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I

HAVE been long of Opinion, that there

is not a more general and greater Mistake, or of worse Consequences through the Commerce of Mankind, than the wrong Judgments they are apt to entertain of their own Talents. I knew a stuttering Alderman in London, a great Frequenter of Coffee-Houses ; who, when a fresh News-Paper was brought in, constantly seized it first, and read it aloud to his Brother-Citizens ; but in a Manner as little intelligible to the Standers-by, as to himself. How many Pretenders to Learning expose themselves by chusing to discourse on those very Parts of Science wherewith they are least acquainted ? It is the same Case in

every

other Qualification. By the Multitude of those who deal in Rhimes from half a Sheet to twenty, which come out every Minute, there must be at least five hundred Poets in the City and Suburbs of London ; half as many Coffee-house Orators, exclusive of the Clergy; forty thoufand Politicians; and four thousand five hundred profound Scholars; not to mention the Wits, the Railliers, the smart Fellows, and Criticks; all as illiterate and impudent as a fuburb Whore. What are we to think of the fine dressed Sparks, proud of their own personal Deformities, which appear the more hideous by the Contrast of wearing Scarlet and

Gold,

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L 3

Gold, with what they call * Toupees on their Heads, and all the Frippery of a modern Beau, to make a Figure before Women ; some of them with Hump-Backs, others hardly five Feet high, and every Feature of their Faces distorted. I have seen many of these insipid Pretenders entering into' Conversation with Persons of Learning, constantly making the grossest Blunders in every Sentence, without conveying one single Idea fit for a rational Creature to spend a Thought on; perpetually confounding all Chronology and Geography even of present Times. I compute, that Lone don hath eleven native Fools of the Beau and Puppy-kind, for one among us in Dublin ; besides two-thirds of ours transplanted thither, who are now naturalized; whereby that overgrown Capital exceedeth ours in the Article of Dunces by forty to one ; and what is more to our further Mortification, there is not one diftinguished Fool of Irish Birth or Education, who maketh any

Noise in that famous Metropolis, unless the London Prints be very partial or defective ; whereas London is feldom without a Dozen of their own educating, who engross the Vogue for half a Winter together, and are never heard of more, but give Place to a new Sett. This hath been the constant Progress for at least thirty Years past, only allowing

for the Change of Breed and Fashion. * Wigs with long black Tails, worn for fome Years past. November 1738.

The

The following Poem is grounded upon the

universal Folly in MANKIND of mistaking their TALENTS ; by which the AUTHOR doth a great Honour to his own Species, almost equalling them with certain Brutes; wherein, indeed, he is too partial, as he freely confesseth : And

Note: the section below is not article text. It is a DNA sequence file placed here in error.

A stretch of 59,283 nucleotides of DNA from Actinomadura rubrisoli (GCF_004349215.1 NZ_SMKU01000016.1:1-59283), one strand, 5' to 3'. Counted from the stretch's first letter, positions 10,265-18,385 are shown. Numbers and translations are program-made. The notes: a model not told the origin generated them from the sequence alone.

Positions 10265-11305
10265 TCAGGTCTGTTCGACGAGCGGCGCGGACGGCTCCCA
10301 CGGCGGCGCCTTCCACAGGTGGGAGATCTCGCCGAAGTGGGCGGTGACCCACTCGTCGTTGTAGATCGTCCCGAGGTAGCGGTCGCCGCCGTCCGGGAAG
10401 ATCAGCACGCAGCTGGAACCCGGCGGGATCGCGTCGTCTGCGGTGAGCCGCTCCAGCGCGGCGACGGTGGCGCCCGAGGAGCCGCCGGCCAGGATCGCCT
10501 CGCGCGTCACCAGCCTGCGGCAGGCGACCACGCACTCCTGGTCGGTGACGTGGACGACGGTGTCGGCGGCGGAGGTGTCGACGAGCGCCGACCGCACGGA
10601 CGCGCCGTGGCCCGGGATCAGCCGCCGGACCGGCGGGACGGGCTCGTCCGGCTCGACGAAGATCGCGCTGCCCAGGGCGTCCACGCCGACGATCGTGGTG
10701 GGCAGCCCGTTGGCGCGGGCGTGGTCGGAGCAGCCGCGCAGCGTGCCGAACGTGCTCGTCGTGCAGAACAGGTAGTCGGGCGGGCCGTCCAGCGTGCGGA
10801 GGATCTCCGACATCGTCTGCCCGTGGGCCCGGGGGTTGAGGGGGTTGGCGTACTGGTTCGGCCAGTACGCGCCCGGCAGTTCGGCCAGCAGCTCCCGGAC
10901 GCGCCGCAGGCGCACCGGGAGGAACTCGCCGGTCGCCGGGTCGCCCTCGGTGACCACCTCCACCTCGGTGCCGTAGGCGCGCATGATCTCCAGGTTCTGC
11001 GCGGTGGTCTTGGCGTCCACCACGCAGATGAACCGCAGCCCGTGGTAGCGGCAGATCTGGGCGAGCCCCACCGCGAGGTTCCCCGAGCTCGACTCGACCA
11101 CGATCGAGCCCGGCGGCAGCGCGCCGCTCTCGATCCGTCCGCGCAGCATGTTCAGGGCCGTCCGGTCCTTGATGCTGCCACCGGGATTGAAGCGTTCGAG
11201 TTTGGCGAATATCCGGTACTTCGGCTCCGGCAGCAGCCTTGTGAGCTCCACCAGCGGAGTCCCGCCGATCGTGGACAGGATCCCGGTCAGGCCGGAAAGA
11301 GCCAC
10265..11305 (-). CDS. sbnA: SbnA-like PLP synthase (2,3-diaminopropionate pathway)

yet

he hath low as he well could, by specifying four Animals, the WOLF, the Ass, the SWINE, and the APE all equally mischievous, except the last, who outdoes them in the Article of Cunning. "So GREAT IS THE PRIDE OF Man.

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Τ Η Ε

Beasts CONFESSION

TO THE

PRIEST, 8c.

HEN Beasts could speak, (the W

Learned say
They still can do so every Day)

It seems, they had Religion then, .
As much as now we find in Men.
It happen'd when a Plague broke out,
(Which therefore made them more devout)
The King of Brutes (to make it plain,
Of Quadrupeds I only mean)
By Proclamation gave Command,
That ev'ry Subject in the Land
Should to the Priest confess their Sins
And thus the pious Wolf begins :

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Good Father, I must own with Shame,
That, often I have been to blame :
I must confess, on Friday last,
Wretch that I was, I broke my Fast:
But, I defy the basest Tongue
To
prove

I did my Neighbour wrong ;
Or ever went to seek

my

Food
By Rapine, Theft, or Thirst of Blood.

The Ass approaching next, confest,
That in his Heart he lov'd a Jest:
A Wag he was, he needs must own,
And could not let a Dunce alone :
Sometimes his Friend he would not spare,
And might perhaps be too severe ;
But yet, the worst that could be said,
He was a Wit both born and bred ;

And

And, if it be a Sin or Shame,
Nature alone must bear the Blame.
One Fault he hath, is sorry for't,
His Ears are half a Foot too short;
Which could he to the Standard bring,
He'd shew his Face before the K-
Then, for his Voice, there's none disputes
That he's the Nightingale of Brutes.

The Swine with contrite Heart allow'd,
His Shape and Beauty made him proud :
In Diet was perhaps too nice,
But Gluttony was ne'er his Vice:
In ev'ry Turn of Life content,
And meekly took what Fortune sent :
Inquire thro' all the Parish round,
A better Neighbour ne'er was found :
His Vigilance might some displease ;
'Tis true he hated Sloth like Pease.

The mimick APE began his Chatter,
How evil Tongues his Life bespatter :
Much of the cens’ring World complain'd,
Who said his Gravity was feign'd:
Indeed, the Strictness of his Morals
Engag'd him in an hundred Quarrels :
He saw, and he was griev'd to see't,
His Zeal was sometimes indiscreet :

He

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